Interview with Selcuk Mumcu from Aubrey Organics

With the abundance of organic and natural cosmetics brands out there, sometimes it is hard to know who to trust and what to believe when it comes to formulas and ingredients. I had a chat with Selcuk Mumcu, Exec. Director of International Sales at Aubrey Organics who gave me a bit of advice and told me about the New Aubrey Silken Earth make-up range.


Can you tell the TopStylista readers a bit about the Aubrey Organics philosophy?
Our mission and philosophy are interlinked. We aim to provide all-natural, safe and effective personal care and lifestyle products to the consumer. We offer a true and authentic alternative to many of the mass produced synthetic products on the market today. Furthermore, we craft only the highest quality all-natural products without compromise as to ingredients, packaging or cost. What also differentiates us is our belief in education and transparency. A customer is best able to make an educated and correct purchasing decision only when armed with true and valued information. Part of our core purpose is to provide that information as best as we can.

Why did you decide to create the make-up range, Silken Earth?
The main goal was to create a true alternative using not only natural but naturally beneficial ingredients.

Please remember, according to a recent UK study a typical woman ingests or comes in contact with 175 different chemicals – mainly from cosmetics and make-up. Let`s think about it for a moment – how does the color adhere to our lips for hours? For instance, lipsticks contain many fixatives. An example is methacrylates which are used in wood and resin industry too. Would you rather ingest an irritant industrial glue or a vegetable oil based product? This is the difference and this is what inspired us. Also in our powders – we avoid bismuth and mica and focus on sustainable agricultural ingredients such as silk powder, tapioca and rice starch.

How does Silken Earth Differ from mineral cosmetics?
It is all about the ingredients. We avoid what should not be, in our opinion, in a cosmetic product and add ingredients that benefit the skin. We also make an effort to be as gentle as possible with our impact on our earth. Minerals are non-renewable but ingredients like silk powder, tapioca and rice starches are all natural and all sustainable. Also compared to a mineral make-up our powders feel feather-light and go on flawlessly for beautiful coverage and all-day wear. Mineral make-up can be abrasive and drying on the skin. The feel of silk is airy and breathable and the look is soft-focus perfection.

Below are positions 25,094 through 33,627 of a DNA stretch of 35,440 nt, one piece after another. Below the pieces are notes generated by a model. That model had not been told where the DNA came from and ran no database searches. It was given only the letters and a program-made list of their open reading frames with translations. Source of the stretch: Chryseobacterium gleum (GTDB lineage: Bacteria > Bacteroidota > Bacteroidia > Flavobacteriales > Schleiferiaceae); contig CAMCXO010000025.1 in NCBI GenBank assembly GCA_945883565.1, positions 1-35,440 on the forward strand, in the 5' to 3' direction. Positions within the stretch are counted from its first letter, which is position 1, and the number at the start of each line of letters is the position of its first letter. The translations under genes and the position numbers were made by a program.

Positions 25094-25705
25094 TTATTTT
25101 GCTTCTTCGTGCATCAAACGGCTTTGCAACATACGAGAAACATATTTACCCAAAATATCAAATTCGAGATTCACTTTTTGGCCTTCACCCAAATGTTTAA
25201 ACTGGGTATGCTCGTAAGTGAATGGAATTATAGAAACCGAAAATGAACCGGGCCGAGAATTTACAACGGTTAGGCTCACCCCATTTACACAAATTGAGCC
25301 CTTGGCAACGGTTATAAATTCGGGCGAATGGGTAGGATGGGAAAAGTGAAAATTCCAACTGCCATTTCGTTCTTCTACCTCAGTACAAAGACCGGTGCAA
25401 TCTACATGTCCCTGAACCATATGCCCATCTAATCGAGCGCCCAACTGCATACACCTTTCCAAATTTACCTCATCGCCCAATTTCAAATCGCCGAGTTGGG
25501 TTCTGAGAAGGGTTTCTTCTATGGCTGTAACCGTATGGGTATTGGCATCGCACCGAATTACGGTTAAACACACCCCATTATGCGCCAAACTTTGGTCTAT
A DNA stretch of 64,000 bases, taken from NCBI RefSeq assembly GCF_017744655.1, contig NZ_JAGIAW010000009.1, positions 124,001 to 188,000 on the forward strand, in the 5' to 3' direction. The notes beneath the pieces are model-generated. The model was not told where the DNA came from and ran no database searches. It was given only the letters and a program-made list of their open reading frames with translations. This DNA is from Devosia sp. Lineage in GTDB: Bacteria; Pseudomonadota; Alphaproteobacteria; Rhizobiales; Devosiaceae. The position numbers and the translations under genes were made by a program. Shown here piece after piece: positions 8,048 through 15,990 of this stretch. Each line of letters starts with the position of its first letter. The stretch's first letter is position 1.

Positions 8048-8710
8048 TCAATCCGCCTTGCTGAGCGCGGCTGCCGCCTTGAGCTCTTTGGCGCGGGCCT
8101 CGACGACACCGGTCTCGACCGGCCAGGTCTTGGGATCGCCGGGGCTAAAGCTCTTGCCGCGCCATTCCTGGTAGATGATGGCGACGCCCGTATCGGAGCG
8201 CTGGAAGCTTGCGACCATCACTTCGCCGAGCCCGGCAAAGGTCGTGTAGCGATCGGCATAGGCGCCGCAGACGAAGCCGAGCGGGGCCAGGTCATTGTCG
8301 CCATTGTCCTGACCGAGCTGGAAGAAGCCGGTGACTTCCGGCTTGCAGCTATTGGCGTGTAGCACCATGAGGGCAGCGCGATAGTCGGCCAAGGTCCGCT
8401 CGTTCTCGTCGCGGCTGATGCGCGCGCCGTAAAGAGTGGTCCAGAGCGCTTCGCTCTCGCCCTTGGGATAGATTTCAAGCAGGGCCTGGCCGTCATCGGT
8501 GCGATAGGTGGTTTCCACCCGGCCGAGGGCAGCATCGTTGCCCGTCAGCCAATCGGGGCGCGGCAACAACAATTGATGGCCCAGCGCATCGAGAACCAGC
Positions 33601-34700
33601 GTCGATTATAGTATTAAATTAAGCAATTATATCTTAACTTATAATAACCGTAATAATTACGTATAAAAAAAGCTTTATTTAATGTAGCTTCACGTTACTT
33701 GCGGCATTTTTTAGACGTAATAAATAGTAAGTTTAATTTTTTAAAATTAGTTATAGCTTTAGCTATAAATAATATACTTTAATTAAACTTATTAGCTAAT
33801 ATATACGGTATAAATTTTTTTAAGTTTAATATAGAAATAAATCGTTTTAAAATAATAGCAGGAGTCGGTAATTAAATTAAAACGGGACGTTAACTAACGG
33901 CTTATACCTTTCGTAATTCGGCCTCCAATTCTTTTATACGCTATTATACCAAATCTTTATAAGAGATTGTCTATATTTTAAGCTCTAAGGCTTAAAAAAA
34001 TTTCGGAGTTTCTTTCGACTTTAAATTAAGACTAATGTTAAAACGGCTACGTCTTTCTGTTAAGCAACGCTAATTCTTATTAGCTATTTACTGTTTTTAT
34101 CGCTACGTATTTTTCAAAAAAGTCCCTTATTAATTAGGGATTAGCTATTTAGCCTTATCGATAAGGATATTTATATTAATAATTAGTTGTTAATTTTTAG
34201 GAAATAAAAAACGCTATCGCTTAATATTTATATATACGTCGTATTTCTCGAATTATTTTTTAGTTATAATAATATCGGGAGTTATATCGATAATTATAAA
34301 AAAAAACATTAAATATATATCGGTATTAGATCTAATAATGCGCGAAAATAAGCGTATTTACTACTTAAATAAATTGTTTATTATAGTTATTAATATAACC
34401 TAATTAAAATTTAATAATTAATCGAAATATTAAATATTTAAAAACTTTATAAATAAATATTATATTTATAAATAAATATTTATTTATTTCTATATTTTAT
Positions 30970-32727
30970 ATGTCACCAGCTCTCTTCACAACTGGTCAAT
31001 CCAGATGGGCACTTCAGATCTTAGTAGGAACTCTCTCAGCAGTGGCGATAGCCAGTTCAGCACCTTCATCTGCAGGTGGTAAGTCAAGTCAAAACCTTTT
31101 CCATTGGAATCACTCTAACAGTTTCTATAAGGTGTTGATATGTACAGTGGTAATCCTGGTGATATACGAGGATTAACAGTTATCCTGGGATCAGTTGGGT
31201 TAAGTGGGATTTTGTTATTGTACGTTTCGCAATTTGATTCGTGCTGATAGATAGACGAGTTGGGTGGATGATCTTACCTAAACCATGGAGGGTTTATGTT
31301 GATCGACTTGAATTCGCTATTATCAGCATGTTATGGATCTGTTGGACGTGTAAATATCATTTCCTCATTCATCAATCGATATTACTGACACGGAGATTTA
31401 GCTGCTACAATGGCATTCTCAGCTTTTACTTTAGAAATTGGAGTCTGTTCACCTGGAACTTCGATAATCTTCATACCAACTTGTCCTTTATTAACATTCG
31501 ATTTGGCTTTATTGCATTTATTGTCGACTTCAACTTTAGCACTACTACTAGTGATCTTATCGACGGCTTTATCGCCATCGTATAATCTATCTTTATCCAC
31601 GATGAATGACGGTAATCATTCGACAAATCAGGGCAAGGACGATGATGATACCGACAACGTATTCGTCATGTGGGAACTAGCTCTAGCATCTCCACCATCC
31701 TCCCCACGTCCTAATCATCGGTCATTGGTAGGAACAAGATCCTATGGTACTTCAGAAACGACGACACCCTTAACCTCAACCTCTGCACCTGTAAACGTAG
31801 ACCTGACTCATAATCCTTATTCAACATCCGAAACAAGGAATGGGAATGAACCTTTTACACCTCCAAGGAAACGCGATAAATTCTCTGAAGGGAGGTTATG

What are the skin benefits of Silk as an ingredient?
Silk powder has multiple benefits. First of all silk is high in amino acids. Amino acids such as alanine, glycine and serine. These elements are the building blocks of protein and they are essential to the skin’s natural moisturising process. Second, silk powder has antimicrobial and anti-inflammatory properties. Even acne prone and sensitive skin can benefit from silk powder based cosmetics. Third, as a powder silk not only absorbs oils and impurities but also nourishes skin with its nutrient profile. On the skin, silk powder radiates and reflects UV rays, acting as a natural sunscreen. In summary, silk powder helps retain the skin’s natural moisture, preventing dryness, while absorbing excess sebum.
Your ingredients are all sustainable – what efforts do you make as a company to carry this through to your packaging?

There are two main areas we focus on.

The first is the information gathering process. This process never stops. Since knowledge is the key to source components we work closely with our packaging consultant to get advice. This includes selection of material and understanding the processes during the product life-cycle. Hence, we are proud that all our packaging is recyclable. But recycling is not all the same. Some components recycle easier than others. In this regard we use mainly HDPE bottles. This resin type has the highest recyclability. And then we go one step further and avoid processes in packaging that may leak into nature during production. For instance, we compromised the look on the shelves and decided not to use bleached cartons. We also refused to use metallic pigments such as gold/silver that are known to be non-recyclable. Another area is ink. Our ink is vegetable based and the varnish to hold the ink in place is water based. All sustainable and friendly to the environment. And since we don`t use any plastic foils and use only vegetable ink in our carton packaging and the varnish to affix the ink is water based, most of our carton packaging is not only recyclable but actually bio-degradable.